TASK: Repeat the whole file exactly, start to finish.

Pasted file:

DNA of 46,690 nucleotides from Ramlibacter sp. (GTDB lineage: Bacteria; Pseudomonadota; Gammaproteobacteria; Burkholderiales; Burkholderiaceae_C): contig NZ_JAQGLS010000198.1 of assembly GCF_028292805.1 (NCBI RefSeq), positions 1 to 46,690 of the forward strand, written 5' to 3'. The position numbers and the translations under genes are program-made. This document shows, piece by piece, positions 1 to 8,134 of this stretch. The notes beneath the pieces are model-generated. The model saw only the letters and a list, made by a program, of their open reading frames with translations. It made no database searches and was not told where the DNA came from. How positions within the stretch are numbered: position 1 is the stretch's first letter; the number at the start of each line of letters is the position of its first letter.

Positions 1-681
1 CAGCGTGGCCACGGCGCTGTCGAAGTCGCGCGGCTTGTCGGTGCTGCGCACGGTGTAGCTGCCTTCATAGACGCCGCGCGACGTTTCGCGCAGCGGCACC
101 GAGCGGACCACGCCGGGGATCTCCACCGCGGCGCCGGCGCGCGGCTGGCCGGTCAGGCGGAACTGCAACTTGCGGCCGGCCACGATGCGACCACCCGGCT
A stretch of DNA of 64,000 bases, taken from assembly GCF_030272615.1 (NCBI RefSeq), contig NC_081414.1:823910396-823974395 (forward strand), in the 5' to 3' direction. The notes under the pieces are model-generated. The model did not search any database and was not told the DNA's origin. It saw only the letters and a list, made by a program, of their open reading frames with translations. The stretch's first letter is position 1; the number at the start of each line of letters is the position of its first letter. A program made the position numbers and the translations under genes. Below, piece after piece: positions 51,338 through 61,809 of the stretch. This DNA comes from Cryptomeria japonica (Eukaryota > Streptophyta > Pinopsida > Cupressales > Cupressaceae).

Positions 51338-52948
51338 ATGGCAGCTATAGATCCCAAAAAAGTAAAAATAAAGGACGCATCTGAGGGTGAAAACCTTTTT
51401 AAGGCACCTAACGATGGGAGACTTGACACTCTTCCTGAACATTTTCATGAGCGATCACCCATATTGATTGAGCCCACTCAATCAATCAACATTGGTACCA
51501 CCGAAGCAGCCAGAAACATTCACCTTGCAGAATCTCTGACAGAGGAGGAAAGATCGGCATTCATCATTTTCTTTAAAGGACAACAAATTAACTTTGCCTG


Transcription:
DNA of 46,690 nucleotides from Ramlibacter sp. (GTDB lineage: Bacteria; Pseudomonadota; Gammaproteobacteria; Burkholderiales; Burkholderiaceae_C): contig NZ_JAQGLS010000198.1 of assembly GCF_028292805.1 (NCBI RefSeq), positions 1 to 46,690 of the forward strand, written 5' to 3'. The position numbers and the translations under genes are program-made. This document shows, piece by piece, positions 1 to 8,134 of this stretch. The notes beneath the pieces are model-generated. The model saw only the letters and a list, made by a program, of their open reading frames with translations. It made no database searches and was not told where the DNA came from. How positions within the stretch are numbered: position 1 is the stretch's first letter; the number at the start of each line of letters is the position of its first letter.

Positions 1-681
1 CAGCGTGGCCACGGCGCTGTCGAAGTCGCGCGGCTTGTCGGTGCTGCGCACGGTGTAGCTGCCTTCATAGACGCCGCGCGACGTTTCGCGCAGCGGCACC
101 GAGCGGACCACGCCGGGGATCTCCACCGCGGCGCCGGCGCGCGGCTGGCCGGTCAGGCGGAACTGCAACTTGCGGCCGGCCACGATGCGACCACCCGGCT
A stretch of DNA of 64,000 bases, taken from assembly GCF_030272615.1 (NCBI RefSeq), contig NC_081414.1:823910396-823974395 (forward strand), in the 5' to 3' direction. The notes under the pieces are model-generated. The model did not search any database and was not told the DNA's origin. It saw only the letters and a list, made by a program, of their open reading frames with translations. The stretch's first letter is position 1; the number at the start of each line of letters is the position of its first letter. A program made the position numbers and the translations under genes. Below, piece after piece: positions 51,338 through 61,809 of the stretch. This DNA comes from Cryptomeria japonica (Eukaryota > Streptophyta > Pinopsida > Cupressales > Cupressaceae).

Positions 51338-52948
51338 ATGGCAGCTATAGATCCCAAAAAAGTAAAAATAAAGGACGCATCTGAGGGTGAAAACCTTTTT
51401 AAGGCACCTAACGATGGGAGACTTGACACTCTTCCTGAACATTTTCATGAGCGATCACCCATATTGATTGAGCCCACTCAATCAATCAACATTGGTACCA
51501 CCGAAGCAGCCAGAAACATTCACCTTGCAGAATCTCTGACAGAGGAGGAAAGATCGGCATTCATCATTTTCTTTAAAGGACAACAAATTAACTTTGCCTG